February 6, 2014

Review: 'The Lego Movie' Assembles Itself

Cloudy with A Chance of Meatballs filmmakers Phil Lord and Christopher Miller have successfully assembled this animated feature film around our collective goodwill towards the Lego brand of Danish construction toys. The Lego Movie is a surprisingly inventive, thoughtful action-packed adventure comedy about childlike imagination and the wonder of play. Its script is filled with hilarious jokes while being innovative in its narrative structure exploring the nature of toys.

Lord and Miller mix conventional three dimensional CGI animation with Lego like artistry using stop-motion reminiscent effects fluidly mixing filmmaking techniques with genre storytelling. Everything in the film is designed to look and move as if were made out of actual Lego bricks and pieces. It's truly a great example of uncynical brand extension and synergy.

On first thought, the idea of a full-length narrative story about fictional characters based on toy constructs (in their own world) seems foolish, but the way it's realized and incorporated into (sort of) live action adventure is sensational. Why we are watching Lego pieces walk around is explained quite satisfyingly without ever addressing it explicitly. Its entire construction features a pretty solid aesthetic all around, mesmerizing in its balance of technical and narrative storytelling.

Most interestingly, the film explores themes of conformity. Initially, Lego toy kits generally came with many different pieces without instructions, allowing kids to build their own creations. Over the years with increasing popularity, Lego has shifted to licensed kits from outside fictional universes and other brands (many featured in this film) with strict instructions. All this is wrapped around a basic hero's journey very similar to The Matrix before turning on a supposition on child's play, imagination, wonder, and celebrating creativity.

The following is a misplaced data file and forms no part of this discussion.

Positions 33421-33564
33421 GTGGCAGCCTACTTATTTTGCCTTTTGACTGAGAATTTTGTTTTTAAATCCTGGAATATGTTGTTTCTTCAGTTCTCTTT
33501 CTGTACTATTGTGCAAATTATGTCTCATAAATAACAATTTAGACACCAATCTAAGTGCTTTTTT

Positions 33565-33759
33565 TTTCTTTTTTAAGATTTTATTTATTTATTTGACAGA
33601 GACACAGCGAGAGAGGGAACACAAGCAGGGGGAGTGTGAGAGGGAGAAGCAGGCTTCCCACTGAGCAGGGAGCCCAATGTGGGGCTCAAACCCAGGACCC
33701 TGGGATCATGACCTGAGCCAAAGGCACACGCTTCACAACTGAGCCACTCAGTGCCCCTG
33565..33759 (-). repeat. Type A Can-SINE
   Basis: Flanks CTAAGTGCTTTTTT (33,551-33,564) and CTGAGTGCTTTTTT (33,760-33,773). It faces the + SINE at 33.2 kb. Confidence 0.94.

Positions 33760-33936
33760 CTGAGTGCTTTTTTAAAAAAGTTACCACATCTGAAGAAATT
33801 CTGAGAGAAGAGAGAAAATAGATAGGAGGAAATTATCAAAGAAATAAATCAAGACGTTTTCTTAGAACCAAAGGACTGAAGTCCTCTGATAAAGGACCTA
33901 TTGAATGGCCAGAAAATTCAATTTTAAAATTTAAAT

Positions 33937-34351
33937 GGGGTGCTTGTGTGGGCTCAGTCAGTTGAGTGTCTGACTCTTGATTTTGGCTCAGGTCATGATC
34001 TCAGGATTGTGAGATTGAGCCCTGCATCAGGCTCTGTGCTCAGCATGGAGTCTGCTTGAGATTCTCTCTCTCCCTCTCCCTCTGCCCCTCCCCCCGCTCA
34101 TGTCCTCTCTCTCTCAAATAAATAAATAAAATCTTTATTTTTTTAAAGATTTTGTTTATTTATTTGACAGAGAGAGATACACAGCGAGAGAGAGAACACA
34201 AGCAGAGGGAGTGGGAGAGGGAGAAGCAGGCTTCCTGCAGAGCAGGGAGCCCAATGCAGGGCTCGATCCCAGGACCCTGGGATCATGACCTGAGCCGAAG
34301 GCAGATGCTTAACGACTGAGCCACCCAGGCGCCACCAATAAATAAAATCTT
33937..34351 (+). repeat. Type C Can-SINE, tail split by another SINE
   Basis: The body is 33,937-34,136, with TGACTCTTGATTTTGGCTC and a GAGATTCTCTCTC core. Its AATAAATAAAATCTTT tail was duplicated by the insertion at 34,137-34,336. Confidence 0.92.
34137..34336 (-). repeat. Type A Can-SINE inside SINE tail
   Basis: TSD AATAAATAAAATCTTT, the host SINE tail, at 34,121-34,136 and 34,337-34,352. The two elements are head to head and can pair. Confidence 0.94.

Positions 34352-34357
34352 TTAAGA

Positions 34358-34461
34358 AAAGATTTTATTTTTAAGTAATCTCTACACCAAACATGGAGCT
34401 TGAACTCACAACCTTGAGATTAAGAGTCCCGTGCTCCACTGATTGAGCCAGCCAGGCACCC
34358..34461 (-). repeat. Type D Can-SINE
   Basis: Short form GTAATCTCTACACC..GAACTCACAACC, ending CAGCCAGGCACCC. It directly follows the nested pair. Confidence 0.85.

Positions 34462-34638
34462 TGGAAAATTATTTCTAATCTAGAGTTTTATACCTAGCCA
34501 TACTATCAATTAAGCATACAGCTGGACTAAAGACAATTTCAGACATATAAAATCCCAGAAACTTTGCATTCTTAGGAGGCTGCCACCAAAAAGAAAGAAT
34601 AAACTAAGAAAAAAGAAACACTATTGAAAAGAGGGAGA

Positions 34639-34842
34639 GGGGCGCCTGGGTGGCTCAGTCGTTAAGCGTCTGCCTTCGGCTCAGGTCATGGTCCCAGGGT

The cast and voice work is unsurprisingly great as there's a nice balance of diverse talent between Chris Pratt and Elizabeth Banks playing our heroes Emmet and Wildstyle while the likes of Liam Neeson, Will Arnett (as Batman), Morgan Freeman, Channing Tatum (as Superman), and Will Ferrell populate this imaginative Lego land of creations with cameos galore.

Even with injecting a plethora of famous characters from DC Comics to Ninja Turtles, The Lego Movie explores its own mythology perfectly. "Master Builders" are those who create Lego creations from whatever pieces they see in transforming sequences reminiscent (but much more inspiring) of another toy-movie franchise, Transformers. This is contrasted with conventional building from set models with instructions. It's a charming look at the culture of architecture in Lego fandom with cinematic twists at every turn.

The Lego Movie is full of contemporary feeling nostalgia with the way it mixes genres and fictional characters from different universes. It makes sense, coming from the mind of a typical Lego builder full of wonder and imagination. As a joyous piece of cinematic art itself, it's splendidly constructed and realized with a universal story of being special. As a film, it succeeds both as popcorn child entertainment and an excellent interpretation of Lego toys representing building blocks of a greater whole. It bursts with optimistic energy. It's a movie about Legos and everything they represent at its core.

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